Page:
I have always loved Chinese food. As an American Jew, I have strong ties to the Chinese restaurant, where our family spent Christmas eve or day each year, as it is pretty much the only establishments open on Christmas in the US. As an adult, well, I work for a Chinese cookery school after all. I love Chinese cuisine’s use of flavours, the emphasis on sauces, vegetables and a variety of noodles (ones pictured below are mung bean/glass noodles). I love how its fundamentals can lend themselves to a quick and easy weeknight meal (especially now that I have a much better understanding of the cuisine- thanks School of Wok!). The thing I’ve found to be the biggest stumbling block so far when making Chinese food at home, is Isla’s non-negotiable sesame allergy.
Sesame, both seeds and oil plays such a large part in Chinese cooking. Substituting for it though possible, often leaves me feeling like there’s just something missing. Though I’m still working on it (and very open to suggestions) here is what I’ve come up with so far that still allows us to eat one of my favourite cuisines at home, without having to schedule a trip to the hospital immediately following.
Sesame paste is substituted with natural peanut butter or almond butter
Sesame oil is substituted with walnut oil
Sesame seeds are substituted with toasted peanuts, walnuts, or sunflower seeds
I’m not yet sure how this allergy will affect the decisions we make on where to eat out in the future. Should restaurants, especially those which serve a very particular type of cuisine be asked to come up with alternatives and accommodations for allergies? Or should it be something that we as a family, and Isla later an individual, take responsibility for, choosing to completely avoid cuisines that have sesame as a staple ingredient unless cooking them at home?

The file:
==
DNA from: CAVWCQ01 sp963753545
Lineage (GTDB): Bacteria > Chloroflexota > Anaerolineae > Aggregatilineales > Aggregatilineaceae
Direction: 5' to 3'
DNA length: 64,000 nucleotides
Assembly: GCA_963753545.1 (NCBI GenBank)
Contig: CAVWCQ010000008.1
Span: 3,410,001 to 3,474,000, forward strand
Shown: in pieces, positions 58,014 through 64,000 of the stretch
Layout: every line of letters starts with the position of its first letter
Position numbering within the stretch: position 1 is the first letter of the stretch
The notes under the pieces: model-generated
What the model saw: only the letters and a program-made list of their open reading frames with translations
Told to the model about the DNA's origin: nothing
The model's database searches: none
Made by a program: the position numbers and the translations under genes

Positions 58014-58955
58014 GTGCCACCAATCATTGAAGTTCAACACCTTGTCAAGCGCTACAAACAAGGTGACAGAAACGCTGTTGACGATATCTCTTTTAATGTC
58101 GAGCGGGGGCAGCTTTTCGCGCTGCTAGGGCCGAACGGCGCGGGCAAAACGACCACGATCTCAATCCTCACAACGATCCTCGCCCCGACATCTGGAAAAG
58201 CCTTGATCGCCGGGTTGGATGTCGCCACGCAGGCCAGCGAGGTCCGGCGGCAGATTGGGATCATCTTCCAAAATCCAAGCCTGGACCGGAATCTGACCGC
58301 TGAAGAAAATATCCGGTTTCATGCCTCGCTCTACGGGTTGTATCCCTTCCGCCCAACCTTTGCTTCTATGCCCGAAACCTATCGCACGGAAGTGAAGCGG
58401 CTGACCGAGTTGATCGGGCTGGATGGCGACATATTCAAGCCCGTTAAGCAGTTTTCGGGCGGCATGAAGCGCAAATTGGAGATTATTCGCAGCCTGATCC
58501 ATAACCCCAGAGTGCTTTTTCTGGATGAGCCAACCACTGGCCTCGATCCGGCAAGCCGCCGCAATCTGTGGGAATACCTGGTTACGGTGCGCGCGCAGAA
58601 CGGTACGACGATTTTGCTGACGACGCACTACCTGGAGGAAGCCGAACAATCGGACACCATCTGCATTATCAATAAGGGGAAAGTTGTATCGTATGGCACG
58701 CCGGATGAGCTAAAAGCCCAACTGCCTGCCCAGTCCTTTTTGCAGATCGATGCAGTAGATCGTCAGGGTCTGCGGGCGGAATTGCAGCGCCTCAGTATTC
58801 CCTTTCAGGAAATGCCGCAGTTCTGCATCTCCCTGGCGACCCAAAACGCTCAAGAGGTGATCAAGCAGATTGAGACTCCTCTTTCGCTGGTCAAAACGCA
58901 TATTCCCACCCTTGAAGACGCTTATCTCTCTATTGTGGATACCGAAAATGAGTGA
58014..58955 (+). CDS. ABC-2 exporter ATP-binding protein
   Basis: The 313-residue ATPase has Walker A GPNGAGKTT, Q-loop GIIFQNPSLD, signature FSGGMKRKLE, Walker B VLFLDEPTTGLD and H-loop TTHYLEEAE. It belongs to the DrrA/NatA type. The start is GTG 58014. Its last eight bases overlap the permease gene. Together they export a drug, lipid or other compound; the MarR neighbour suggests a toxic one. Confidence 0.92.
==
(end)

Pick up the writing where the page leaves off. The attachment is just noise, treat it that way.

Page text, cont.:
It’s a hot topic at the moment in the industry; the level of responsibility a restaurant should take (or not take) to accommodate for the allergies or intolerances of its customers. As someone who is situated on both sides of the discussion, I can easily make a case for either one.
For the time being, I think we’ll stick to at-home Chinese food and save ourselves the worry of risk. But there will come a time when my desire for stacks of dim sum baskets, crispy duck with hoisin sauce and pancakes, general tso’s chicken (my dad’s favourite) and the like will need to be quenched. The Chinese restaurant is part of my childhood experience with my own family, and one I would love to share with both of my girls. How we’ll navigate that is still unclear.
Even more so, I am adamant that allergies or not, food is not just for fuel. Food has the ability to unlock a new culture, highlight a trip or even ignite the desire to travel, bind a family together with a tradition, and create a tangible memory of a person, even long after they’re gone. Food can do so many powerful things alongside fueling us. It would be outrageous to assume those with food allergies, of whatever kind, are not entitled to reap its benefits as well.